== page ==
In February 2019, they found out about the deployment.
“I cried for days,” Matilda McKelvey said. “The thought of doing this while I have three kids and work full time was hard. Now that I’m at the end, I can’t believe I made it through it.”\
“There is a sense of I’ve got your six (back) and that’s been my motto through this whole thing,” Matilda McKelvey said. “We’ve got your back. Do what you have to do over there.”
Patrick McKelvey, who moved to Stow in 1993 with his parents, said he joined the National Guard Aug. 5, 1999, and has crossed the retirement threshold but is serving for his girls. The Post-9/11 GI Bill will pay 100% tuition for him or his children and by dividing it three ways, each daughter will receive two full years at a state institution.
While on deployment in the Middle East, the advancement in technology allowed Patrick McKelvey to use his cellphone to keep up on what is happening in the United States with COVID-19.
“We watched what happened,” he said. “You’re not going home to what you left. That’s always true. Something is different when you return from tour. People change. People grow.”
Because he and his wife work in retail, he listened to the changes that impacted the stores.
“I know and understand it but not experiencing it … in the United States is the change we have to brace for,” Patrick said.
When the soldiers were released from quarantine, they went out to eat and the hostess asked if they knew how the menu worked.
“We tell you our order and someone gets our food,” he said. “I had no idea what she was talking about. She had to explain QR codes on the table. We have to appreciate the fact America has changed and we have to come back and learn what all those changes are.”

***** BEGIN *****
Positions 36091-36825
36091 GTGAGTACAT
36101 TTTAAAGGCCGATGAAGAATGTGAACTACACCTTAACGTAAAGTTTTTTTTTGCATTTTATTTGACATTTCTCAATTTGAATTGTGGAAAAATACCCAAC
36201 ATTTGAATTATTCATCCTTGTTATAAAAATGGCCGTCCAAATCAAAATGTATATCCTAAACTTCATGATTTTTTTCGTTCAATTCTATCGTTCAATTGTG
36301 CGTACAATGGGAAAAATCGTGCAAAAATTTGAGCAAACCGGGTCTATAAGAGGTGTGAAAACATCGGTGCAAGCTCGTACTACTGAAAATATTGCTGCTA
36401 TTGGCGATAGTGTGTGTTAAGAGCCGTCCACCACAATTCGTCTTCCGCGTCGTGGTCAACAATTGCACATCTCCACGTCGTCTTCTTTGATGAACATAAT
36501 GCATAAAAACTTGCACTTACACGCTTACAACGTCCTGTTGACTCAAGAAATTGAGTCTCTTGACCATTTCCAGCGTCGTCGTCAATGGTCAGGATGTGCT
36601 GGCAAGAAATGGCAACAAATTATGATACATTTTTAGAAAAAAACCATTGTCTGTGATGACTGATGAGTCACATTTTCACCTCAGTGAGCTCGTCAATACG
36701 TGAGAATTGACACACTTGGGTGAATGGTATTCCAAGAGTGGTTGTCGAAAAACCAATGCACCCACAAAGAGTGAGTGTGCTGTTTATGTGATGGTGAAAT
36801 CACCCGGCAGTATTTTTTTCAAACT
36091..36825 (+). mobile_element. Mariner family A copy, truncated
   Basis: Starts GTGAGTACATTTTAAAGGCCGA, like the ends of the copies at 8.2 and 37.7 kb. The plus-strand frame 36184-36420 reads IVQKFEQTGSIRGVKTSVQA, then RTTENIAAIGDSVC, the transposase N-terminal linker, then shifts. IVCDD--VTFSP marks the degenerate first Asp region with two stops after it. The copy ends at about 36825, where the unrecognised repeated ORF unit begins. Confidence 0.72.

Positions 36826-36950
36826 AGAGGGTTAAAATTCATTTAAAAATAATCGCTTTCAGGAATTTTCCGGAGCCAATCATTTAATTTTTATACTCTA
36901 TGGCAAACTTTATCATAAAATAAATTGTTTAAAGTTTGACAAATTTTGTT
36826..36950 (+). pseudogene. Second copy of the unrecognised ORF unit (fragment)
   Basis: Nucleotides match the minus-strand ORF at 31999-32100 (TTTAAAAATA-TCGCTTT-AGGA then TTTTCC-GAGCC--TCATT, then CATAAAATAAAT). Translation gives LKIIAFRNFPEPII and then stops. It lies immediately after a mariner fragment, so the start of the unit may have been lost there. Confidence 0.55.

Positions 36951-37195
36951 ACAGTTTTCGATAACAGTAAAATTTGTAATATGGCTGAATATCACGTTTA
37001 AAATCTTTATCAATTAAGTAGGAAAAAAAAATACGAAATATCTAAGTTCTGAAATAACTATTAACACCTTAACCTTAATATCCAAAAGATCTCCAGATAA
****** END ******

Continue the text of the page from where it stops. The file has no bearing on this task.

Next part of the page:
Other changes have been attitudes toward soldiers.
“If you look at history, there is always something negative said about soldiers and it changes from generation to generation,” Patrick said. “When I came back from Iraq, everyone was filled with pride and wanted to thank you.”
At work, every Memorial Day, July 4 and Veterans Day, Patrick McKelvey thanks the employees who have served. One of the veterans from Vietnam told him about being spit on and yelled at when he came home.
“He appreciated it when I thanked him for his service,” Patrick McKelvey said.
As the wife of someone in the military, Matilda McKelvey said there is a sense of pride.
“I’m proud of him and everything he’s done,” she said. “It’s difficult and my heart goes out to anyone who has to go through that, let alone throw 2020 into it. It’s amazing watching my kids grow up through it and the resiliency they have and roll with the punches and take it so well. I’m glad it’s over. It’s a challenging experience that you can’t help but grow through it.”
Patrick McKelvey praised his wife for navigating a challenging 14 months.
“My wife has done an amazing job and made it through every hiccup and obstacle,” he said.
Gannett reporter Laura Freeman can be reached at firstname.lastname@example.org